• ‘Bottom-up participation’ of stakeholders, whereby channels of engagement are developed to allow those most affected by the organisation to apply their knowledge, interest and skills to the formation of solutions.
  • ‘Practical orientation’, whereby the governance structure is developed specifically to meet the needs of the organisation. Importantly, stakeholders who may have previously competed for power might begin to co-operate.
  • ‘Deliberative solution generation’, whereby participants in the broader governance structure (not restricted to the GB) listen to and respect each other’s positions to generate group choices.

An academy governance model, developed by the Co-operative College (CC), was comprehensively analysed with respect to the three principles of EPG. This case study was adopted following research that indicated the model was operationally and theoretically consistent with EPG. Research data was drawn from semi-structured interviews and documentary evidence, primarily agendas and minutes of governance meetings, over a five year period.

The CC model in this case study was designed to embrace a clear line of accountability from those who manage the school to those who use it and its extended services. Here stakeholders can become co-operative members within one of five groups representing Parents or Carers, Staff, Learners, Local Community or Alumni. These membership groups subsequently democratically elect representatives to the Forum – a strong consultative body to the GB. Importantly the Forum is a significant element of the wider-governance structure enabling stakeholder voice. An interesting democratic innovation is that the elected Forum can elect some members of the GB. The GB is also the academy trust board, thus the legal and financial responsibility for the organisation is not transferred to a small and possibly unrepresentative number of trustees.

The case study co-operative academy embraced and promoted the principles of the CC – principles that include open membership, democratic member control, autonomy and independence, co-operation and a concern for the community.

Key research findings

  1. The CC model exhibits strong characteristics of EPG and thus reduces the potential for the democratic deficit within academised governance structures.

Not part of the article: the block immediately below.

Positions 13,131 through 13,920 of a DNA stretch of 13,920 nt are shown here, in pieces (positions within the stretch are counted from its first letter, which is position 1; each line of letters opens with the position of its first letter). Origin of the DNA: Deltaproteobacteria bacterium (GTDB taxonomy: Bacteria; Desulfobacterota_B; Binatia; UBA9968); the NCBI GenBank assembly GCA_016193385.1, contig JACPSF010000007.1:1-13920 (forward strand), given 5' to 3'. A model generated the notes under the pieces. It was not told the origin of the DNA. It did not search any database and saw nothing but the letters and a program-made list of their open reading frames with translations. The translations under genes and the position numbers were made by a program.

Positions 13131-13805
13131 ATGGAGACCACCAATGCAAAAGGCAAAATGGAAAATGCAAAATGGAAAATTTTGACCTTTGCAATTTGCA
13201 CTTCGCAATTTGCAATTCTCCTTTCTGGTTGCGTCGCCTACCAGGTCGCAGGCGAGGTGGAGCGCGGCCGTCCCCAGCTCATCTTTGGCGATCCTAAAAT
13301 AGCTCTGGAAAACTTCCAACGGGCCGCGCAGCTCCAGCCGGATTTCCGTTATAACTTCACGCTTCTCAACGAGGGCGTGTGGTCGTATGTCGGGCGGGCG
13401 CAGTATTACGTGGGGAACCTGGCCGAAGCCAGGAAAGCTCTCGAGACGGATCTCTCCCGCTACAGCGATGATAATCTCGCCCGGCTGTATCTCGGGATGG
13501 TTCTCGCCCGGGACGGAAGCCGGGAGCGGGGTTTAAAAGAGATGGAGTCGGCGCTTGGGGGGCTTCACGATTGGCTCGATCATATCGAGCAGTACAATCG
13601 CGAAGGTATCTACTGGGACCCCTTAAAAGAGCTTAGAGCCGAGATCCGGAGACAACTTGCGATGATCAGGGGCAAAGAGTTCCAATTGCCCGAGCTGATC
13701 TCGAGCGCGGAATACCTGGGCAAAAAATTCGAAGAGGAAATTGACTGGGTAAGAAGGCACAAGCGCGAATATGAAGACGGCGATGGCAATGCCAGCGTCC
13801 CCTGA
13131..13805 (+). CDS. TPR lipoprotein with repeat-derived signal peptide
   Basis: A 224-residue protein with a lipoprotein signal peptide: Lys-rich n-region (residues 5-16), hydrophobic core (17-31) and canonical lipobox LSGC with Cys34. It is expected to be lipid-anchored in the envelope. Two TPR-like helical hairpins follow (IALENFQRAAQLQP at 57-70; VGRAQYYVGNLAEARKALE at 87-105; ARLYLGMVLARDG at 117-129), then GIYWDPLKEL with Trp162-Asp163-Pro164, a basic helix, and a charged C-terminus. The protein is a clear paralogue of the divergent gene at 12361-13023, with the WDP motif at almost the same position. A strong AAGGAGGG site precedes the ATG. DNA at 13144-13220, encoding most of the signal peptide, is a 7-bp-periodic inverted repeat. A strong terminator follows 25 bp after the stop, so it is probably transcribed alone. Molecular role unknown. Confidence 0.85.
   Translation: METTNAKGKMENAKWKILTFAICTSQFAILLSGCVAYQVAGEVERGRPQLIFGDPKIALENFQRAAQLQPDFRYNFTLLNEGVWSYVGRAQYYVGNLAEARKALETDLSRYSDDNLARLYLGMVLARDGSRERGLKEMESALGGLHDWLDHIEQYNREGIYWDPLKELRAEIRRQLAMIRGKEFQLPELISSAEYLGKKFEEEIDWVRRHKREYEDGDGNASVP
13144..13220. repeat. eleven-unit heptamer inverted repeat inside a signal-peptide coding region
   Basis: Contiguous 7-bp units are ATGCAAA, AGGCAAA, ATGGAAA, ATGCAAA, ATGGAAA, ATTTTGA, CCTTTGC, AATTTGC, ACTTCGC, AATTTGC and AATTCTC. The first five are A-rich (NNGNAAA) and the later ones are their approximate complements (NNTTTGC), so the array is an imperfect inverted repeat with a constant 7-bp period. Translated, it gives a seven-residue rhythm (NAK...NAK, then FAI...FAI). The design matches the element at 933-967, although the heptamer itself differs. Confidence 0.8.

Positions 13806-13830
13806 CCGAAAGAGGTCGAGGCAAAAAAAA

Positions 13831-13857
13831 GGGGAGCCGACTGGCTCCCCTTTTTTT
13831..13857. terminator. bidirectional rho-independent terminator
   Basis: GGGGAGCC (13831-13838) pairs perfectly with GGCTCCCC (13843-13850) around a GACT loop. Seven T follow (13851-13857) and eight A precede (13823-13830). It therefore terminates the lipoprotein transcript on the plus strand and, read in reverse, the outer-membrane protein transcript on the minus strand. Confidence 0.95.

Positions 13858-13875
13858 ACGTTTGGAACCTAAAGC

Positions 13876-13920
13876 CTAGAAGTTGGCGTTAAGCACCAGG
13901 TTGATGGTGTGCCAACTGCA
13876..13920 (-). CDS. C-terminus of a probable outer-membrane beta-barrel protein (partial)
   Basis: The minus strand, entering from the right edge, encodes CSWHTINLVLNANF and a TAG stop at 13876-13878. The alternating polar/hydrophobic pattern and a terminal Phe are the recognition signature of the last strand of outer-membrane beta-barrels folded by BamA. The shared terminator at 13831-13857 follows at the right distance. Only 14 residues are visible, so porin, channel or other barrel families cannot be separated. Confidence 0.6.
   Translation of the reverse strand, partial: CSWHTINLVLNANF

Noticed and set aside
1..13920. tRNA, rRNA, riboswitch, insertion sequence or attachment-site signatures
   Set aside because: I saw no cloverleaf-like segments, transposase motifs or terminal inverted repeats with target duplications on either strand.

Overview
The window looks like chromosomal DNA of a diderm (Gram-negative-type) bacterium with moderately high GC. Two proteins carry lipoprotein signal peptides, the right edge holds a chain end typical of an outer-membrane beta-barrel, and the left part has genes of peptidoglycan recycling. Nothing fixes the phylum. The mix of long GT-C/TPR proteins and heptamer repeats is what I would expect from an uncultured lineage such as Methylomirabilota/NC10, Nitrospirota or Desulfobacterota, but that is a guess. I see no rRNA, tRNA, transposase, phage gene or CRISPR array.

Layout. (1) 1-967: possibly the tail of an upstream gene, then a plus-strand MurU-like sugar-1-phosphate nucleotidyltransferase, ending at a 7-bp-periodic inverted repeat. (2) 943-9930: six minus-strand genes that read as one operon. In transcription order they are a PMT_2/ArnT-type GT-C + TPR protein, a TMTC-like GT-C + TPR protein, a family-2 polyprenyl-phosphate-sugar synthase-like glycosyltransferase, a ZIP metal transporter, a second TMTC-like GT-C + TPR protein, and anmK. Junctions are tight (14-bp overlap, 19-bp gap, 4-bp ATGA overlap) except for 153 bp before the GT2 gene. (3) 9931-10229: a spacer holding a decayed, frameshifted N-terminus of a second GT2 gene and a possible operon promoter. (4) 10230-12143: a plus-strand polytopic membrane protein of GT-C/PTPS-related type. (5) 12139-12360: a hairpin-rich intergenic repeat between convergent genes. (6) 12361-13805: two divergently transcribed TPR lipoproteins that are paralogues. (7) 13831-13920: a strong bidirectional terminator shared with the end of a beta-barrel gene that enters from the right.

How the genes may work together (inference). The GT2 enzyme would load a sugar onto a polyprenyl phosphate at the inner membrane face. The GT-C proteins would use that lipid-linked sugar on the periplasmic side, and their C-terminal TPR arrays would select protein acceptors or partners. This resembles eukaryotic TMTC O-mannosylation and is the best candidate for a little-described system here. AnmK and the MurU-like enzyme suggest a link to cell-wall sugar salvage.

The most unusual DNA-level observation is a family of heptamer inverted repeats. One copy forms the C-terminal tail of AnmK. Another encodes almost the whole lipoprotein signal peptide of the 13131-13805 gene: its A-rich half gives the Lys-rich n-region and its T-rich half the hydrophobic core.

2. Upwards of 2,500 stakeholders had actively become members of the academy co-operative by joining one of five membership groups outlined above. The case study academy prioritised and resourced this democratic process, participants referring to it as the “Journey of engagement”. Within this model Governance ‘voice’ is not limited to the GB but is effectively heard laterally and vertically within the organisation.
  3. A strong community forum (an advisory board to the GB of 50-plus members) was elected from the membership base to ‘champion the democratic voice of its stakeholder groups’, establishing a highly accountable collective. Although technically ‘advisory’, the GB understands the importance, strength and effective mandate of the elected voice of the Forum.
  4. Deliberative solution generation (a principle of EPG) was a strong feature of the broader governance structure – the membership groups, Forum and GB. Furthermore, to hear the governance voice from across the organisation a meaningful communications strategy was developed to ‘capture, share and assimilate individual and collective voices’ It was believed that, “Participation will get better when there is a better communications system, people will feel more involved”.
  5. The GB, contrary to current guidelines and trends, has 20 members. This strong and active membership sustains a strong sub-committee structure (detailed below). Furthermore, the GB has the capacity to sustain 19 positions of responsibility that include link governors with specific responsibilities and areas of strategic oversight. Governor voice indicated that, “It’s hard to see how a small group of people would have the time, energy or expertise to do justice to the role ... it’s hard work, we need to absorb lots of complicated information and investigate crucial issues ... I can’t see how it can be dealt with by a small group of people.”